The price of Metta World Peace

What penalty should the Lakers' Metta World Peace pay for his vicious elbow to James Harden's head? The Oklahoman's NBA coverage team and our readers weigh in.
Oklahoman Modified: April 23, 2012 at 1:37 pm •  Published: April 23, 2012

What penalty should the Lakers' Metta World Peace pay for his vicious elbow to James Harden's head? The Oklahoman's NBA coverage team and our readers weigh in.

Berry Tramel:

Metta World Chaos should be suspended 10 games. That would be a clear message that even something as big as the playoffs won't stand in the way of corrections. A 10-game suspension would go beyond the Lakers' first-round series, perhaps to a second-round series against the Thunder.

Jenni Carlson:

I'm not sure I agree with an indefinite suspension, but it needs to be a long one. I say suspend Ron Artest -- no way he deserves to be called Metta World Peace after this -- through the first two rounds of the playoffs. There's a good chance that if the Thunder and Lakers are to meet during the playoffs, it would be in the second round. No way Artest should be allowed to play in that series because, hey, there's no way to know if Harden will be back by then. It's an-eye-for-an-eye sort of penalty. And after the viciousness of that hit, a suspension through the first two rounds seems more than fair.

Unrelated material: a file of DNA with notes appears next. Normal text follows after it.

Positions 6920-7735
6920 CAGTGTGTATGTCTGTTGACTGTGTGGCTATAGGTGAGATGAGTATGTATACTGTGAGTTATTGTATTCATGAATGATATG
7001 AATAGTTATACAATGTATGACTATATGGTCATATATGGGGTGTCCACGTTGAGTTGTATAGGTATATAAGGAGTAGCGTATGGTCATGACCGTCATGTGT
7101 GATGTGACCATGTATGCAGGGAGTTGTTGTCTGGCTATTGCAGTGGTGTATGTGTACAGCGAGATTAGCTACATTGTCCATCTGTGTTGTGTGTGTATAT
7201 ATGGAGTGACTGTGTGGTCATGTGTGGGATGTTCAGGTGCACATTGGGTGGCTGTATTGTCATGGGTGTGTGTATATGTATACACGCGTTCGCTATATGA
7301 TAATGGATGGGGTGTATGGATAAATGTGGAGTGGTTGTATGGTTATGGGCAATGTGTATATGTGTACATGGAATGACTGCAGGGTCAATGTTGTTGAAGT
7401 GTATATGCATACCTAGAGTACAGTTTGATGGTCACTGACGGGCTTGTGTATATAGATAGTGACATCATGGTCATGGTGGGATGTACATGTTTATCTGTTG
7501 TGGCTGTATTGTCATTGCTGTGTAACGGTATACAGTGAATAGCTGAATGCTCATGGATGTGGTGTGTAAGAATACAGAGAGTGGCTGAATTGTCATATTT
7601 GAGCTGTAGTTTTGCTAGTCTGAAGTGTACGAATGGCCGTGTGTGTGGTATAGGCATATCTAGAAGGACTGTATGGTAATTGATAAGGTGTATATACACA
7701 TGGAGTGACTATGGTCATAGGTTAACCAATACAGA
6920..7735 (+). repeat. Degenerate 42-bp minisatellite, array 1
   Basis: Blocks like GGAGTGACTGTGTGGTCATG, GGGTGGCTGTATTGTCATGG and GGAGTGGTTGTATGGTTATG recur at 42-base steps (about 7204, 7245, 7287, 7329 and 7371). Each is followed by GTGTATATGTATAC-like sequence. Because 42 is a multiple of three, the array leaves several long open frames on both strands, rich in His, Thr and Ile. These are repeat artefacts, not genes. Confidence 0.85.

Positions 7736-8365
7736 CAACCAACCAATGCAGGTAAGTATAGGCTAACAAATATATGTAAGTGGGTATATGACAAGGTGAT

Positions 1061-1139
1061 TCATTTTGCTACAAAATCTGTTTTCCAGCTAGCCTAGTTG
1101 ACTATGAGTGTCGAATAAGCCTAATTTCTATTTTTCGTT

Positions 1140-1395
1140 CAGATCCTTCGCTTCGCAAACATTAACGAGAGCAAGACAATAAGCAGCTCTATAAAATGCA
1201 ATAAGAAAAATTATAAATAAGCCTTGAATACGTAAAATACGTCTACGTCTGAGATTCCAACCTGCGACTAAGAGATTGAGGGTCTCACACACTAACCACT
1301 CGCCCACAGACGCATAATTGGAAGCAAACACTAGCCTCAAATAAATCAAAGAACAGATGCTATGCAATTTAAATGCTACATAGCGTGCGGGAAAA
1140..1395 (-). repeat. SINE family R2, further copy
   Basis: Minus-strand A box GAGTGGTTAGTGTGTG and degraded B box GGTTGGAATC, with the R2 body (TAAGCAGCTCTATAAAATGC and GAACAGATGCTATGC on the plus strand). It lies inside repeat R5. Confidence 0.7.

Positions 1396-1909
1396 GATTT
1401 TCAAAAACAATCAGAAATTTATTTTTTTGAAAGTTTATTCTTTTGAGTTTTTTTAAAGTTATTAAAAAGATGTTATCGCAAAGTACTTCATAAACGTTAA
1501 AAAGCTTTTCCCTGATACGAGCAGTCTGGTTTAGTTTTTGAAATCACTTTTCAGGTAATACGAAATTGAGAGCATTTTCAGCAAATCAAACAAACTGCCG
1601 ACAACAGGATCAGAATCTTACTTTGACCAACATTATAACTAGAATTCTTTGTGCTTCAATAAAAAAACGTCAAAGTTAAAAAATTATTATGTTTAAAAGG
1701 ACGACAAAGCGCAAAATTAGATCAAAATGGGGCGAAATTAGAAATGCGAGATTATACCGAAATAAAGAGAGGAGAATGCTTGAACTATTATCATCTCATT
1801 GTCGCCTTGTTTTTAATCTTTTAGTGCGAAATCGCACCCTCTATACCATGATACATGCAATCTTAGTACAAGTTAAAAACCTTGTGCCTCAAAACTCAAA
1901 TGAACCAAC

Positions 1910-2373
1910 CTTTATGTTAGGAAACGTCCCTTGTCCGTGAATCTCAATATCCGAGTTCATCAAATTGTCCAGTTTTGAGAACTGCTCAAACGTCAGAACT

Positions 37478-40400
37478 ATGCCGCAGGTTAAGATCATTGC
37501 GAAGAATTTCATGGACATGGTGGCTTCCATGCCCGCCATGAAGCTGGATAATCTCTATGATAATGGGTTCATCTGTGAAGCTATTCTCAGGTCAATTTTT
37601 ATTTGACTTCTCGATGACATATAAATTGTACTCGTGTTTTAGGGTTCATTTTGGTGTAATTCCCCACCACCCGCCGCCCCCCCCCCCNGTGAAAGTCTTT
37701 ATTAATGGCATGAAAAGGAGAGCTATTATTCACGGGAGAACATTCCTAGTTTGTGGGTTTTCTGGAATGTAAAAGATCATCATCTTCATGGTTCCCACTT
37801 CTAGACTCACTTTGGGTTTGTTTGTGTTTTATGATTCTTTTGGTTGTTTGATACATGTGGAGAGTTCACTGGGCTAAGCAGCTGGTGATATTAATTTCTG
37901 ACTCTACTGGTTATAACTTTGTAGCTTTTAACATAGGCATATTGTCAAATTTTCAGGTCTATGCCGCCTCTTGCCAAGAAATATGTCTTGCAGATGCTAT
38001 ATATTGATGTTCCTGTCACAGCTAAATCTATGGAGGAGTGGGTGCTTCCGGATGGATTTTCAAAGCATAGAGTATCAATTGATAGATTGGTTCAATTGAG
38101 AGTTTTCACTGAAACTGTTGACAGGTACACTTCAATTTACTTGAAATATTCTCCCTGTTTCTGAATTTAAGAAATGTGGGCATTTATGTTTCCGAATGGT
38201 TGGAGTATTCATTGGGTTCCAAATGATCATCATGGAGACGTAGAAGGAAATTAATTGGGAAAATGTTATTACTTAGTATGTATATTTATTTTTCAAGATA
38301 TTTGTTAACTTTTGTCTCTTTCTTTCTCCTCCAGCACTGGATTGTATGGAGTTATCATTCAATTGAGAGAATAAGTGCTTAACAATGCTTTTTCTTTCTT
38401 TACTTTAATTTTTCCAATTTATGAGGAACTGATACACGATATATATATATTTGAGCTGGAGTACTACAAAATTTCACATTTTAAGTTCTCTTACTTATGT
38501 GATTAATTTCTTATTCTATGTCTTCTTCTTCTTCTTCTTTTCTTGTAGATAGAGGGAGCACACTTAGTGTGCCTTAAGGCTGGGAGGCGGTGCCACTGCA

John Rohde:

Metta World Peace should be suspended indefinitely. The clock should start ticking on his formal sentence the moment James Harden returns to the court -- at the point, add three games. If Harden returns during the regular season (not likely), MWP should be suspended for the Lakers' final regular season game on Thursday, plus the first two playoff games. If Harden returns in two weeks, MWP returns in two weeks and three games. If Harden doesn't return, neither does MWP, who is suspended the first three regular-season games of the 2012-13 season.


by Berry Tramel
Columnist
Berry Tramel, a lifelong Oklahoman, sports fan and newspaper reader, joined The Oklahoman in 1991 and has served as beat writer, assistant sports editor, sports editor and columnist. Tramel grew up reading four daily newspapers — The Oklahoman,...
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by Jenni Carlson
Columnist
Jenni Carlson, a sports columnist at The Oklahoman since 1999, came by her love of sports honestly. She grew up in a sports-loving family in Kansas. Her dad coached baseball and did color commentary on the radio for the high school football...
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